Hydroseeding and sodding are two of the most common options to establish a new lawn. Both methods require you to prepare the lawn site before planting/installation and irrigate regularly afterward. However, that’s about as far as the similarities go, as hydroseed differs from sod in several ways.
Hydraulic mulch seeding means spreading of a seed mix (grass seed, mulch, water, soil amendments, and fertilizer nutrients) using a pressure hose. Sodding involves the use of pre-cut rolls of live grass sourced from mature lawns and includes the grassroots and the topsoil layer bound to these roots.
What is hydroseeding a lawn?
Hydroseeding (also known as hydraulic mulch seeding) is a grass seed planting method whereby a moist grass seed mix is broadcast over a lawn using a pressure hose. The seed mix typically contains grass seed, mulch material, water, soil amendments, and fertilizer nutrients.
The grass seed mix is called a slurry and is usually mixed inside a hydroseeder tank for uniform mixing. Hydroseeding is a great lawn seeding option for hard-to-access lawn areas or sloppy landscapes.
Is sod good for your lawn?
Sodding is the process of installing grass sod over a lawn. Sod simply refers to pre-cut rolls of live grass sourced from already mature grass lawns and meant to be transplanted to other areas. Sod rolls include the grassroots and the topsoil layer bound to these roots.
Sod is suitable for lawns since it establishes faster and forms a dense ground cover for proper erosion control. Also, since sod takes root much faster, sodded lawns are better at crowding out weeds.
Sod vs. Hydroseed: differences
Sodding and hydroseeding are both methods of seeding grass lawns. However, broadcasting hydroseed is different from laying sod pieces. Furthermore, the results vary depending on which of these two seeding methods you choose.
Sod and hydroseed differ in composition, planting processes, maintenance requirements, timeline to the establishment, labor requirements, weed resistance, and other factors we’ll break down.
Here’s a Summary Table of Hydroseeding vs. Sod
|Hydroseeding (Spray-on Grass Seed)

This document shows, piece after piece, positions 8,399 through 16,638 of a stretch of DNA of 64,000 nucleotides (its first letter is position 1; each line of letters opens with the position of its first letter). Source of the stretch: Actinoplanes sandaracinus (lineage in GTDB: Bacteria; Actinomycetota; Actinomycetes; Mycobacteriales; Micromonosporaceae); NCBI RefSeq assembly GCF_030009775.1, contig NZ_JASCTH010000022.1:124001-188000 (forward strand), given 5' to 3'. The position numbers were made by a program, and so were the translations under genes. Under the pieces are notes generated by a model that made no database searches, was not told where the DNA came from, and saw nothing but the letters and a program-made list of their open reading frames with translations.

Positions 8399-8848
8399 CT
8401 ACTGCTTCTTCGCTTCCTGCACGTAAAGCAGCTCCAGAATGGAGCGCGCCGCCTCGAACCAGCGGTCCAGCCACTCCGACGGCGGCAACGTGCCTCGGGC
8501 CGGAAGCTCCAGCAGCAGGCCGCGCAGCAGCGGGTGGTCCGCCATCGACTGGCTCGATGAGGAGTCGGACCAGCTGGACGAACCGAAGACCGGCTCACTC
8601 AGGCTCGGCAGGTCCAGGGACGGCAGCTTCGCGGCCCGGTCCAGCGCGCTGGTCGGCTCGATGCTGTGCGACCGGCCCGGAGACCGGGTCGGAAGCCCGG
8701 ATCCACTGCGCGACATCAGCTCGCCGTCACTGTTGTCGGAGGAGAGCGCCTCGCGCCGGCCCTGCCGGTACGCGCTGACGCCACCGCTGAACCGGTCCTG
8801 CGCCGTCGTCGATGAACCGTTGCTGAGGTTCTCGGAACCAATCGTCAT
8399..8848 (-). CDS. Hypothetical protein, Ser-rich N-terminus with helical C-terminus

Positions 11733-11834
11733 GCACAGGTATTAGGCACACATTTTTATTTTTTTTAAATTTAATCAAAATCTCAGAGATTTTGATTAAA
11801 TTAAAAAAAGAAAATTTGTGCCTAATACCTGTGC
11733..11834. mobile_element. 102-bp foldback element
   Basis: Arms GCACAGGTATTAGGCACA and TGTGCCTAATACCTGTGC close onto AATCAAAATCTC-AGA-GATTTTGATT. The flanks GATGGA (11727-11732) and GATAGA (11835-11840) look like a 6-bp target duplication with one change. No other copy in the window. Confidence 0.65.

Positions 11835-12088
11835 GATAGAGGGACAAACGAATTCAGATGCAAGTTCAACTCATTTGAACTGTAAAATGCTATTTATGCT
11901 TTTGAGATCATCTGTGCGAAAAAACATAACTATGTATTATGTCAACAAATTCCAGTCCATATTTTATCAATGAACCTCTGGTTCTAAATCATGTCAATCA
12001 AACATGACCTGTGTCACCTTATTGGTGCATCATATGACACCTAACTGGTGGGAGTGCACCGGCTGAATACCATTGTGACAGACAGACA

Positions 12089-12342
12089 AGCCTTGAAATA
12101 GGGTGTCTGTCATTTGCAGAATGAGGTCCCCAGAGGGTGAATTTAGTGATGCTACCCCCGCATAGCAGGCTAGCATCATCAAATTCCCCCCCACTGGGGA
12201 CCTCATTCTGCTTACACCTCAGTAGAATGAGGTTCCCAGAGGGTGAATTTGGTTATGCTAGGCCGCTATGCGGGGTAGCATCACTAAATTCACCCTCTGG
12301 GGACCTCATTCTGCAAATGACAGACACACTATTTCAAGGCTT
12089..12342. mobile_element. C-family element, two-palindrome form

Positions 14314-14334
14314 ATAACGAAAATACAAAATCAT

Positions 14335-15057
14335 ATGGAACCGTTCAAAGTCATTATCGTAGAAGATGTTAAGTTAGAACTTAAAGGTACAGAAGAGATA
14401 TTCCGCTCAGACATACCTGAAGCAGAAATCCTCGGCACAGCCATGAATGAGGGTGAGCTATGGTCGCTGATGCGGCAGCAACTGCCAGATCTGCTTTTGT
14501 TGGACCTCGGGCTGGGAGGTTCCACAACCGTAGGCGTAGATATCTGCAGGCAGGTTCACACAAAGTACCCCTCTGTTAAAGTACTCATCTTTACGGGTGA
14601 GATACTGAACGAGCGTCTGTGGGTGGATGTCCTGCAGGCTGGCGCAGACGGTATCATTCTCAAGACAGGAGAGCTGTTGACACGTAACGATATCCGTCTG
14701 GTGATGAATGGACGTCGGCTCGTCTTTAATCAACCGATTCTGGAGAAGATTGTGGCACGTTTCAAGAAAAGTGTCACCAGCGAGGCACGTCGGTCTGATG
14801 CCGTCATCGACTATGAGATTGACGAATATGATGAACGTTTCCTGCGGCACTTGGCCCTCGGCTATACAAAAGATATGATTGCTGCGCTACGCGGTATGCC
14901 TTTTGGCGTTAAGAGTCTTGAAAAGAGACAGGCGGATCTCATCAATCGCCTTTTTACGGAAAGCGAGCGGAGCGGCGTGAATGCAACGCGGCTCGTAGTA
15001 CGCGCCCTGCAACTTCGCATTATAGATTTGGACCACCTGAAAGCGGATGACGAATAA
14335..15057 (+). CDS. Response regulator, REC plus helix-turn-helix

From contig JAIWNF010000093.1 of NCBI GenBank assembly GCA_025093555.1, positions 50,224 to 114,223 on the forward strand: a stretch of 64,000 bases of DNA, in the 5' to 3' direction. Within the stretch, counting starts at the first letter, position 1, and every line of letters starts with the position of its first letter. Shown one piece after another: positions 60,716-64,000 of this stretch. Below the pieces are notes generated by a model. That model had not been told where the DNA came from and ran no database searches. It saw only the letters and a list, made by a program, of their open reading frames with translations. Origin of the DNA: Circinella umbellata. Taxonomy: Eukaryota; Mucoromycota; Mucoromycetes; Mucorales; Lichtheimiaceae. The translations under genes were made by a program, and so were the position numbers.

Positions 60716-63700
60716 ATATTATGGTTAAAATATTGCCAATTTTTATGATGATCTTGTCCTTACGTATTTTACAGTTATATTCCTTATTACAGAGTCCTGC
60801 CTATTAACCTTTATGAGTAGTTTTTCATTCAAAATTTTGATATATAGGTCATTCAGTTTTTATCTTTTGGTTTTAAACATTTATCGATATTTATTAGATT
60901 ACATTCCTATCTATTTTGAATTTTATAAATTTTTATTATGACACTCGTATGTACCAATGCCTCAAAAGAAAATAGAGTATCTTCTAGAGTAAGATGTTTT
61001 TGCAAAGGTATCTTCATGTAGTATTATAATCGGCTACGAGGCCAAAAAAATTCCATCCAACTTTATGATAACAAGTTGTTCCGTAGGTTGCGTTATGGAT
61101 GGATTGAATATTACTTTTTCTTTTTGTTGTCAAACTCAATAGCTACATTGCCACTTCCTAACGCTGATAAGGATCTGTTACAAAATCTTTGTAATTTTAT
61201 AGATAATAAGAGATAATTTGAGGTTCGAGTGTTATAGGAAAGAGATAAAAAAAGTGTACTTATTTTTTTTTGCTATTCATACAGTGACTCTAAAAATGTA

|Sodding (Sod Pallets)
|Hydroseed slurry can contain different grass seed varieties for a blended-lawn
|Sod pallets are typically sold as a single type of grass species
|Takes long to germinate (4-5 weeks) and for the new grass to establish in the soil (4-10 months)
|Establishes rather quickly post-installation (2-3 weeks)
|More vulnerable to weeds due to the slow rate of establishment
|Crowds out weeds due to the rapid rate of establishment
|Initial hydroseeding costs are relatively low
|Initial sodding costs are relatively higher than initial hydroseeding costs
|Hydroseeded lawns have higher maintenance requirements
|Sodded turfs have minimal maintenance requirements
Sod comprises a solid mass of mature grass and soil, whereas hydroseed is a semi-liquid mix (slurry) of grass seeds, mulch, water, soil amendments, and fertilizer.
The machinery required
Different equipment is needed for hydroseeding and sodding. You need a hydroseeder tank and a retrofitted truck/high-pressure hose to make and broadcast hydroseed.
Comparatively, you can lay sod mats by hand or use a skid steer to spread large sod rolls over large lawn areas. Additionally, you can use a lawn roller after sod installation to ensure the sod rolls are evenly laid out.
A sodded lawn is better equipped to survive negligence as it takes root faster. Newly laid sod doesn’t require as much water and fertilizer as a newly hydroseeded lawn. Also, you don’t need to apply herbicide to newly-sodded turfs as you would with young grass grown from hydroseed since sod chokes out weeds.